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Girl, 16, is mother of newborn abandoned in alley, police say

The alley in Hermosa on where a newborn boy was reported found Tuesday. Authorities said the child was actually born two miles away | Mitch Dudek / Sun-Times

Police on Thursday determined a 16-year-old girl is the mother of a newborn boy who’d been abandoned in a Hermosa alley earlier this week.

Detectives questioned the girl Wednesday evening into Thursday and confirmed she was the mother, according to Chicago police spokesman Anthony Guglielmi. Guglielmi, citing an ongoing investigation, declined to elaborate on how detectives came to the conclusion.

Investigators on Thursday were also questioning the newborn’s father, he said.

Who left the baby, wrapped in a beach towel, umbilical cord still attached, atop a plastic garbage bin in an alley in the 1700 block of North Keystone Avenue is still unclear. He was found Tuesday afternoon by a good Samaritan and rushed to a nearby fire station.

As of Thursday afternoon, no charges had been filed in the case. Under Illinois law, within 30 days of a birth a parent can hand over an infant at one of several safe haven locations — including hospitals, police or fire stations — without facing charges in most cases.

Discovery of who the boy’s parents are deflated the hopes of a separate family who wondered if their 19-year-old missing daughter, who was pregnant and due to give birth two days before the newborn was found, was the mother.

The family of Marlen Ochoa-Uriostegui have been searching for any sign of their daughter’s whereabouts since she went missing April 23 from Little Village.

“Given the closeness to my daughter’s due date, we thought maybe the two were connected,” Marlen’s father, Arnulfo Ochoa, 41, said in Spanish during a phone call Thursday. “We even rushed to the hospital to take a DNA test to figure out if the baby was my grandchild.”

The family plans to continue looking for Ochoa-Uriostegui and planned to hand out missing flyers Thursday evening in the 7700 block of South Keeler, where police recently discovered her black Honda Civic.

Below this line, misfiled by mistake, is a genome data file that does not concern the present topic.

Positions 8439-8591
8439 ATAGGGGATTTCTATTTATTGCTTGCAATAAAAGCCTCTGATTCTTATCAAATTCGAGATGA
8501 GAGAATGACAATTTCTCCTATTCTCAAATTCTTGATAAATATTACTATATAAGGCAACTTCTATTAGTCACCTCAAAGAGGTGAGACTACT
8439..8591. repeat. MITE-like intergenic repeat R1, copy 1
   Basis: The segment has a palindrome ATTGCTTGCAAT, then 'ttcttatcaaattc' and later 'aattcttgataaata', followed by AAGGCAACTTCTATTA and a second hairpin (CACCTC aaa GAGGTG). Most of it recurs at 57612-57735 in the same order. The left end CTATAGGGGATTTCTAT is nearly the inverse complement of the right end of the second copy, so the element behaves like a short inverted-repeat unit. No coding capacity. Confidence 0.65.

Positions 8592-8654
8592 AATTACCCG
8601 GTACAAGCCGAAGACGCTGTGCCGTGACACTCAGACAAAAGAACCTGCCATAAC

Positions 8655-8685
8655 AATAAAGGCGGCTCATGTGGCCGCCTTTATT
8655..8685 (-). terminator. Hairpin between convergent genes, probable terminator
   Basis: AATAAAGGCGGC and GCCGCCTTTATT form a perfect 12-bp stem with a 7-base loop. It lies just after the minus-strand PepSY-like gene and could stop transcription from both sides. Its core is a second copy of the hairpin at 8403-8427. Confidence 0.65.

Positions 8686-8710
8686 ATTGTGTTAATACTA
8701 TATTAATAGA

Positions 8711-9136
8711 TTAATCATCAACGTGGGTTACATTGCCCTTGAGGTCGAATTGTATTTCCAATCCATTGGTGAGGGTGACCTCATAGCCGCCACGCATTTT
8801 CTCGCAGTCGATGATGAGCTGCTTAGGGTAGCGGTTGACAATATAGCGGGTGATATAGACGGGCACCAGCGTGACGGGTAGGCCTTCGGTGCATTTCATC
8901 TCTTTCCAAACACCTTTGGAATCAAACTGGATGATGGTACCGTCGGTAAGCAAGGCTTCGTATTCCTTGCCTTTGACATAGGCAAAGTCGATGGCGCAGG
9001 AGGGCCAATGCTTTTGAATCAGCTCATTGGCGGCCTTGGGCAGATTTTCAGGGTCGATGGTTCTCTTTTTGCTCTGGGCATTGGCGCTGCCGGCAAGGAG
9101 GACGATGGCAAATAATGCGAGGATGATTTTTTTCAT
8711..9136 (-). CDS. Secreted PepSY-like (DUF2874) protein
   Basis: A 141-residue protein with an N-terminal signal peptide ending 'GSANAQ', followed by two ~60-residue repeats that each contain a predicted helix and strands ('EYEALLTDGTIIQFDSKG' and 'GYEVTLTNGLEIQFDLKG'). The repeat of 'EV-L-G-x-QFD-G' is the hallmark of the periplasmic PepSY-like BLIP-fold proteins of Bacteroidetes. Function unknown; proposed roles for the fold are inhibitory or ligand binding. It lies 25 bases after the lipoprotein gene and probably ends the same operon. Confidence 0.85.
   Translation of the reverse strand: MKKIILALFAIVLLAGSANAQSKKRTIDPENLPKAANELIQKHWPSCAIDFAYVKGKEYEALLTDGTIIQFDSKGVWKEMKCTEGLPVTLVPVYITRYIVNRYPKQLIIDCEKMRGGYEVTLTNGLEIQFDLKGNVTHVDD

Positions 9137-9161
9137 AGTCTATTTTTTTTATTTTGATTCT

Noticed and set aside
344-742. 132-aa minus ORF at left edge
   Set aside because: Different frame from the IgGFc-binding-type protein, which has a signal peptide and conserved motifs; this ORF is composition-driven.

The newborn, meanwhile, was in good condition at Lurie Children’s Hospital, a source confirmed. The baby’s survival has been characterized as a miracle.

He was cold, pulseless and still had an umbilical cord attached when paramedics began emergency procedures.

“This poor kid was minutes away from having no chance at all,” Chicago Fire Department Field Chief Patrick Fitzmaurice said. “The baby was cold as concrete. I wasn’t ready to lose this one, and neither were the emergency personnel.”

The baby could be released from the hospital as early as this weekend, at which point the Illinois Department of Children and Family Services would place the infant in the care of a foster family as investigations by police and DCFS play out, according to DCFS spokesman Jassen Strokosch.

In Illinois, parents have up to 30 days to hand over their infant at a “safe haven” location if they cannot or choose not to care for their child.

No questions are asked and parents do not have to provide their name when dropping off the child, according to Illinois law.

In 2001, the Abandoned Newborn Infant Protection Act was passed to provide a safe way for parents to give up their parental rights without fear of criminal liability and to reduce the risk of the child being abandoned. Safe haven locations in the state include hospitals and emergency care facilities, as well as staffed police and fire stations.